Students in the MA in East European Studies choose one of six core disciplines as their area of specialization for the duration of their study program. They may also attend seminars from other disciplines.
Teaching and research in this field encompasses 1) foundations of the history of Eastern and East-Central Europe, 2) development of the historico-cultural landscape of East-Central Europe under consideration of Poland’s specific historical and cultural context as well as 3) history of Russia and the Soviet Union. The course focusses on national constructivism and processes of nation building, multiethnicity and transcultural interrelatedness as well as contemporary social, political, economic and cultural projects in Eastern and East-Central Europe. Approaches from social and cultural history are central, with extensions from more recent research fields on the history of discourse, mentalities, images and media.
Teaching covers indispensable historico-cultural knowledge and methodology from cultural and literary sciences necessary to understand Eastern Europe and the intended process of European convergence. These are also the foundations of successful intercultural communication. Individual regional and national cultural units as well as “Eastern Europe” as a historically dynamic and changing geo-cultural concept are the focus of the course. The analysis of aesthetic methods and art forms in the age of mass media is central to this. This is intended to generate awareness for the diversity of artistic practices as well as the variety of European historical and cultural patterns.
Teaching aims to equip students with the ability to critically analyze symbolically delivered forms of communication and their medial contexts. Through comparative research of artistic and everyday cultural practices in Eastern European, technical media of reproduction and distribution (such as photography, film, television, internet) as well as traditional art forms (such as literature and visual art) are analyzed. Particular consideration is given to the role of culture in processes of identity definition in modern Eastern European societies in the context of globalization.
Eastern Europe faces considerable governance challenges following the transformations of the past twenty years. In particular, national political regulation must reflect and integrate a greater range of interests than before. Changes in the European and global environment (globalization, transformation of state systems, EU expansion) make this all the more challenging. These factors all influence developments in Eastern Europe, just as changes within the region have outside effects.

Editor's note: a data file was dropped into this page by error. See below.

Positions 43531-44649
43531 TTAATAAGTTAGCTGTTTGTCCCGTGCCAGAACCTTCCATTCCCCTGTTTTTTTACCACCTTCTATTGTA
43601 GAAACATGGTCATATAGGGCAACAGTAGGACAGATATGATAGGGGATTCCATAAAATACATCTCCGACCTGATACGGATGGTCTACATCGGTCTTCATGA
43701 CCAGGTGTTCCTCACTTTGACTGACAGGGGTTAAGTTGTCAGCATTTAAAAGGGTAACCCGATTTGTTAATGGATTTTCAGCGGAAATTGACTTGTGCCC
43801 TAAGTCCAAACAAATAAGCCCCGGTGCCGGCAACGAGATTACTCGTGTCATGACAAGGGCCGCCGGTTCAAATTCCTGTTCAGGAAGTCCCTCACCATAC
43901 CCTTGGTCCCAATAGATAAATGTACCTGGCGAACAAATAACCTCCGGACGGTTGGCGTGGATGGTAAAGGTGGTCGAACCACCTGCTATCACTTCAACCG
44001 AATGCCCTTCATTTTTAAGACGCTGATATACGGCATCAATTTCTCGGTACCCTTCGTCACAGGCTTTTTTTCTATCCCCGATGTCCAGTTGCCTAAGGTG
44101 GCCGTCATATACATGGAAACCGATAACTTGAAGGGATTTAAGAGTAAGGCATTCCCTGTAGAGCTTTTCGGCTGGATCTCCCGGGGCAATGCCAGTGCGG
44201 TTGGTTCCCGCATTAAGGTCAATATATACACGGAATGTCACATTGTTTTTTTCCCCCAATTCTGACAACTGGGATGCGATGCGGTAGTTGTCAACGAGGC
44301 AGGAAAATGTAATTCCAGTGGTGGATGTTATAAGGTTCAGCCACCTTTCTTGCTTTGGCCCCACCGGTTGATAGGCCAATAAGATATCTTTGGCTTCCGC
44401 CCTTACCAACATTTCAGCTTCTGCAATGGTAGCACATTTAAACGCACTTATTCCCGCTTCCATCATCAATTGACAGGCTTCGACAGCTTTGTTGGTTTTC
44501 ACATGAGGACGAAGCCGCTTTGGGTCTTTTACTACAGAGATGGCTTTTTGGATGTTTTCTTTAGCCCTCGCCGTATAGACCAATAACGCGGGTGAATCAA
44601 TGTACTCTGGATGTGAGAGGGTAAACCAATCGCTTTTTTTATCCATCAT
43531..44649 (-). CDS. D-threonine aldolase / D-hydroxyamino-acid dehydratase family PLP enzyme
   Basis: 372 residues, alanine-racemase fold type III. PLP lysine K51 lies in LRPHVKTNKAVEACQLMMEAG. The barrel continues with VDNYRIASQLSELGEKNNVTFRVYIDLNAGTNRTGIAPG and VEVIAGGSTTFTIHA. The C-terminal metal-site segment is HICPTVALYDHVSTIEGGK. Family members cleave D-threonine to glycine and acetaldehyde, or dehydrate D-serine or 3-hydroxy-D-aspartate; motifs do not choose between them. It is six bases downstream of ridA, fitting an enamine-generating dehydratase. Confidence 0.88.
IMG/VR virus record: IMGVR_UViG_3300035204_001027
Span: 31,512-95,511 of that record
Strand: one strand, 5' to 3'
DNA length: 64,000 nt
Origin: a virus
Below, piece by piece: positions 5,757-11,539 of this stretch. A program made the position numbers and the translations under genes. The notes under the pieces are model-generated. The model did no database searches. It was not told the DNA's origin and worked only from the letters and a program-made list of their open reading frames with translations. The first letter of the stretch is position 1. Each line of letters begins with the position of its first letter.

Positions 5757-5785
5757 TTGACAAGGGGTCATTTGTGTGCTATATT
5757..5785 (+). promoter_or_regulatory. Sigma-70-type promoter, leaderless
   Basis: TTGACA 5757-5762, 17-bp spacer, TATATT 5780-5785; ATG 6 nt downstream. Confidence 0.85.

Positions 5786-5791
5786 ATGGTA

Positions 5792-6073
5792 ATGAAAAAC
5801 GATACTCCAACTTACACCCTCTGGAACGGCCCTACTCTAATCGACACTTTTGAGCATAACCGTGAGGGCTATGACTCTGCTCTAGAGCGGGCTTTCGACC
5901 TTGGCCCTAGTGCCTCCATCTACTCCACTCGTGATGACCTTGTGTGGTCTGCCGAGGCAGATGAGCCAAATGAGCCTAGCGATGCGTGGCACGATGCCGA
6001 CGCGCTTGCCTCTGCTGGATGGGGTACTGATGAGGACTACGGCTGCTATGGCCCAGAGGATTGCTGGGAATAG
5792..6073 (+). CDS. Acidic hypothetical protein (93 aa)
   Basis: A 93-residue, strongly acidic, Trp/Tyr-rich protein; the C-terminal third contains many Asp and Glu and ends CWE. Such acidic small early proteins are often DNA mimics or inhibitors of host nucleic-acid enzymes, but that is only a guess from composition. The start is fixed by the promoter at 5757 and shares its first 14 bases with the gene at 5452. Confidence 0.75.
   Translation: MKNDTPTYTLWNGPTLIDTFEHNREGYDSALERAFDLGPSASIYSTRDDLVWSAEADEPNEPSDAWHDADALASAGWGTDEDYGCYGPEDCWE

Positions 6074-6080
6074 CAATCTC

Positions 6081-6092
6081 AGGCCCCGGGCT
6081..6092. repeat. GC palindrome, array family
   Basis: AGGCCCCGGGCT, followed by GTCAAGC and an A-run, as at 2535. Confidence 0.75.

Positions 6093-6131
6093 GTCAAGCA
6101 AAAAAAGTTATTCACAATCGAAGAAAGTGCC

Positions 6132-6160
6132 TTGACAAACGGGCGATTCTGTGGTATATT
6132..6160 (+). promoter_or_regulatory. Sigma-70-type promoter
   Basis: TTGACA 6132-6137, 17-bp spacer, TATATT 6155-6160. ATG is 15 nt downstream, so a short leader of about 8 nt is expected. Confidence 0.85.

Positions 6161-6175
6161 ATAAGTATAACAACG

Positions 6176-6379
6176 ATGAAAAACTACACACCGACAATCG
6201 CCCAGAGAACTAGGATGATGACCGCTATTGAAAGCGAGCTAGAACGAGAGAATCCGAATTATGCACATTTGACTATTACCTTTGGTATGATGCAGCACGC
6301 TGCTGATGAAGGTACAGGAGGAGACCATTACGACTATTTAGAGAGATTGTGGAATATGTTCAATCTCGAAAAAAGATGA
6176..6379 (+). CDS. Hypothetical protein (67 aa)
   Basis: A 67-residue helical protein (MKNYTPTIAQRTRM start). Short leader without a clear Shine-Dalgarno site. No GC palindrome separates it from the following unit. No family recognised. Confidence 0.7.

Teaching and research in politics covers these main topics. The political, politico- and socio-economic transformations in Eastern Europe before and after the collapse of the Soviet Union and the former Eastern Bloc are analyzed from empirical, methodological and theoretical perspectives. Inter- and transnational relations in Eastern Europe are equally considered in teaching and research. The theoretical perspective is largely derived from a (neo-) institutional approach.
Teaching covers civil and public law in Eastern European countries, with a focus on Russian law.
Research and publications also have a thematic focus on law in Russia and other countries comprising the CIS.
Teaching and research in the working group focuses on the comparative analysis of the interrelatedness of social and economic transformations. Core topics include forms of post-socialist capitalism and its actors, firms, markets and welfare states as well as issues concerning labor, employment and social inequality. Eastern European topics are analyzed within a pan-European framework.
Students in the MA in EES-Politics and MA in EES-Sociology programs may attend courses from related master’s programs at Freie Universität Berlin as well as in the context of the Berlin-Brandenburg University Cooperation Agreement.
The working group analyzes conditions of successful economic development in the successor states to the Soviet Union as well as Eastern-Central and Southeast Europe. Therefore, teaching primarily covers comparative economic systems and political economy. Institutional and regional characteristics of Eastern European economies are analyzed from a game theoretic as well an empirical perspective.
Students of the MA in EES-Economics may attend courses at both the Institute for Economic History, part of the Faculty for Economics at the Humboldt University of Berlin and the subject group Economic and Infrastructure Policy, part of the Faculty for Economics and Management at the Technical University of Berlin.